^{−1}and are small compared with the mean flow (Fig. 1), and so it is not surprising that the triple product term on the rhs of Eq. (9) is negligible.

### c. Dynamics

The two integrations that provide the most parsimonious situation for understanding the underlying dynamics are the QLin_*M* experiments with *M* = 1 and *M* = 2. This is because (i) they are quasilinear, (ii) they are strongly damped, and (iii) the value of *β** is always positive (Table 1), and so dynamic instabilities are unlikely to be important. As such Eq. (5) is well behaved and can be used to evaluate the vorticity flux changes. The balance of terms in Eq. (5) for QLin_*M* (*M* = 1) is shown as the thick lines in Fig. 3a, and there is good agreement between the lhs and the first two terms on the rhs (solid and dashed lines, respectively).

(a) Thick lines indicate the balance of terms in Eq. (5) for the quasilinear experiment QLin_*M* (*M* = 1) (black solid line is the lhs and black dashed line is the first two terms on the rhs). Gray lines indicate the same terms, but for the difference between the experiments QLin_*M* with *M* = 2 and *M* = 1. (b) The balance of terms in Eq. (10), for the differences between the same experiments as shown in (a): the solid line is the lhs and is the same as the gray dashed line in (a), and the dashed line is the rhs. (c) The two terms on the rhs of Eq. (10): the solid line is the first term, and the dashed line is the second term. (d) The numerator of the first term on the rhs of Eq. (10): the solid line is the total term, the dashed line is the change in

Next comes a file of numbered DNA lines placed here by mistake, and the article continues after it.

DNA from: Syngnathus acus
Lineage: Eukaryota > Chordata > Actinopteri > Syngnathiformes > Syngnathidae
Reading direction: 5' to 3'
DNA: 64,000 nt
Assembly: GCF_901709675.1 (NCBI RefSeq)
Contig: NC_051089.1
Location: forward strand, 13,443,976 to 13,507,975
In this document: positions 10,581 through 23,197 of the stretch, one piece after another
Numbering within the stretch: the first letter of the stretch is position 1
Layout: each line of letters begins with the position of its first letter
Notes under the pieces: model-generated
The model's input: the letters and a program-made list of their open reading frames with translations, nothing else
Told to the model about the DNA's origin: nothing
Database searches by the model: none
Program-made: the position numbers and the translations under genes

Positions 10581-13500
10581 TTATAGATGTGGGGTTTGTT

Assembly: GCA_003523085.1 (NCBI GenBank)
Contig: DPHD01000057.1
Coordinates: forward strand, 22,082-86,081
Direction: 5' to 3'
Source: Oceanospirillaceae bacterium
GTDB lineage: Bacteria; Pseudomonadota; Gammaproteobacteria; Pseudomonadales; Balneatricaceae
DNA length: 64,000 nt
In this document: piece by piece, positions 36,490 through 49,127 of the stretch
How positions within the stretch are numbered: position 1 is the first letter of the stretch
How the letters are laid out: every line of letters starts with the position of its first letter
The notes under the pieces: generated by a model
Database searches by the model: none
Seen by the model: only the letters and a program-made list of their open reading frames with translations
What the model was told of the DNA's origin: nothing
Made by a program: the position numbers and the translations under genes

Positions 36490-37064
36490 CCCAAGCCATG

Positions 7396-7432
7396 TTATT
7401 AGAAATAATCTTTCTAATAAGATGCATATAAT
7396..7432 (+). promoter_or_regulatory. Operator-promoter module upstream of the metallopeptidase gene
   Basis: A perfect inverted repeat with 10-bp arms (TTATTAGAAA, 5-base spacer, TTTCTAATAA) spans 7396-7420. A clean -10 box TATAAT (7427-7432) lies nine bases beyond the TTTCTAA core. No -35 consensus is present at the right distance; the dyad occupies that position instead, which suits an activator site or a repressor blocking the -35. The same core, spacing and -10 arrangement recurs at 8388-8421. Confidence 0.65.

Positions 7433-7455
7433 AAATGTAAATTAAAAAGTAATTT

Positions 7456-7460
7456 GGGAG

Citation: Journal of the Atmospheric Sciences 69, 11; 10.1175/JAS-D-11-0300.1

(a) Thick lines indicate the balance of terms in Eq. (5) for the quasilinear experiment QLin_*M* (*M* = 1) (black solid line is the lhs and black dashed line is the first two terms on the rhs). Gray lines indicate the same terms, but for the difference between the experiments QLin_*M* with *M* = 2 and *M* = 1. (b) The balance of terms in Eq. (10), for the differences between the same experiments as shown in (a): the solid line is the lhs and is the same as the gray dashed line in (a), and the dashed line is the rhs. (c) The two terms on the rhs of Eq. (10): the solid line is the first term, and the dashed line is the second term. (d) The numerator of the first term on the rhs of Eq. (10): the solid line is the total term, the dashed line is the change in

Citation: Journal of the Atmospheric Sciences 69, 11; 10.1175/JAS-D-11-0300.1

(a) Thick lines indicate the balance of terms in Eq. (5) for the quasilinear experiment QLin_*M* (*M* = 1) (black solid line is the lhs and black dashed line is the first two terms on the rhs). Gray lines indicate the same terms, but for the difference between the experiments QLin_*M* with *M* = 2 and *M* = 1. (b) The balance of terms in Eq. (10), for the differences between the same experiments as shown in (a): the solid line is the lhs and is the same as the gray dashed line in (a), and the dashed line is the rhs. (c) The two terms on the rhs of Eq. (10): the solid line is the first term, and the dashed line is the second term. (d) The numerator of the first term on the rhs of Eq. (10): the solid line is the total term, the dashed line is the change in